When the K2 Intelligence study for the U.S. Association of National Advertisers (ANA) was published last June, many advertisers expressed genuine surprise that the study revealed evidence for the first time that non-transparent practices are pervasive in the U.S. market. We co-wrote a follow-up report for the ANA with our colleagues from Ebiquity. This allowed us to lay out the definitive blueprint of practical solutions and best practice behaviors advertisers should adopt to make better decisions on how they choose to structure their relationships with their media agency partners. And on how to implement those decisions.
The report was called Media Transparency: Prescriptions, Principles, and Processes for Advertisers. It set out the seven most important areas where – our long experience suggested – advertisers should act to make the global advertising market more transparent: from contract content, through audit rights and governance, to data and technology. It was the first time that we had contributed to such a comprehensive and public set of recommendations on transparency. But it very definitely wasn’t the first time we’d made the recommendations. We’ve been talking about these issues for years.
The ANA’s transparency initiative has served as a wake-up call to the industry. Addressing the annual leadership meeting of the Internet Advertising Bureau (IAB) at the end of January this year, P&G’s chief brand officer Marc Pritchard declared the digital marketing ecosystem to be “murky at best, and fraudulent at worst”. Six weeks or so before, Coke’s CMO Marcos de Quinto announced the company was questioning and rethinking its approach to digital.
Far from being a flash in the pan, sorting out a one-off problem and moving on, FirmDecisions has become an important part of the contract compliance infrastructure. In the past 16 years, we’ve undertaken more than 5,000 contract compliance reviews for more than 100 leading advertisers. We’ve gone from one to nine offices, today covering more than 70 markets.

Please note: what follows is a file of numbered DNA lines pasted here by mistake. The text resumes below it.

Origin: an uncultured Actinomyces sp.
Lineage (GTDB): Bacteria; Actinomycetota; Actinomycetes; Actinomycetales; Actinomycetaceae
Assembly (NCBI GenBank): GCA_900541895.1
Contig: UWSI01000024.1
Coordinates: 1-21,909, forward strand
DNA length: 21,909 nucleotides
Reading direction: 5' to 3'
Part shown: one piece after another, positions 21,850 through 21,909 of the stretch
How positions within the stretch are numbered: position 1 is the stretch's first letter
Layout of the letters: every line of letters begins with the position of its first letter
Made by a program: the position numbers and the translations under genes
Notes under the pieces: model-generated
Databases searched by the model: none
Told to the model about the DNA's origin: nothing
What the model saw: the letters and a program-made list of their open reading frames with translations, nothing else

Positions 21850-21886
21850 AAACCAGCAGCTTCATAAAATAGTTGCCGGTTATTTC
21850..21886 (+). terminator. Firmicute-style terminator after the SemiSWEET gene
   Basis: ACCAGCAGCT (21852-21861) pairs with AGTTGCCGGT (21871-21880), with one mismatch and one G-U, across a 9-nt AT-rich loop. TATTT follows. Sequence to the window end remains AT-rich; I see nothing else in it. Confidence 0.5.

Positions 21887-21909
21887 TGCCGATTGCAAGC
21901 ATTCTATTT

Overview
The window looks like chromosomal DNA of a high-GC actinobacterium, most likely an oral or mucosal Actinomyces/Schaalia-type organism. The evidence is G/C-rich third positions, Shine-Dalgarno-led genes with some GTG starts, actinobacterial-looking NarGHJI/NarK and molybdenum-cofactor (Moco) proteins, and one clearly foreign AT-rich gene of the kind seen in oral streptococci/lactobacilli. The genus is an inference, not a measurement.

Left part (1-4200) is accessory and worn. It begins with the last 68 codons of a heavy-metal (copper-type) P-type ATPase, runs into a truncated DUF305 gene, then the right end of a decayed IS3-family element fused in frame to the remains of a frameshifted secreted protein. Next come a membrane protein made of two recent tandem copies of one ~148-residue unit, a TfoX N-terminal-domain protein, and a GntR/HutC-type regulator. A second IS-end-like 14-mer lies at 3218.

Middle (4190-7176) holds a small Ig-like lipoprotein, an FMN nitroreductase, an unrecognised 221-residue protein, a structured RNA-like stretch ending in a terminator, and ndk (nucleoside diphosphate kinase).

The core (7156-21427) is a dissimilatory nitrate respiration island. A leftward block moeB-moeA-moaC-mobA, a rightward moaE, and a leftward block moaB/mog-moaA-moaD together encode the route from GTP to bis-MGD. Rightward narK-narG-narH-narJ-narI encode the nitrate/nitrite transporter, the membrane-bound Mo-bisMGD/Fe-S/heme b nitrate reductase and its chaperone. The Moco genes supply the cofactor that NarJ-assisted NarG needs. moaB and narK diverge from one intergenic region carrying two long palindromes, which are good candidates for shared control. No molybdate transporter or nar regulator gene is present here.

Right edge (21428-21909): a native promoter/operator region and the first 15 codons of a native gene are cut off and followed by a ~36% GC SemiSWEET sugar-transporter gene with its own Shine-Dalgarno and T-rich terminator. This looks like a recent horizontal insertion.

We’ve done this by saying the same things over and over again, but always with one eye on the future. Our clients want to ensure that their commercial best interests are served by their contracts with their media agencies, and we help each client to achieve in its contract that level of transparency that client requires.
Similarly, we assist clients who wish to review and update their contracts regularly in light of the increasingly digital advertising ecosystem. It is for clients to set the contractual scope and remit by which they choose to audit their media agencies, including how far down the transactional chain they wish to be able to follow the money. What we do is guide our clients on how to turn their intentions into contractual reality.
There’s no need and no place for a lack of transparency in media trading. The ANA study and report have focused global attention on the transparency and made discussion about the issue mainstream. And while we wish it hadn’t been necessary for us to be so repetitious, we truly do believe it sometimes does pay to be a stuck record.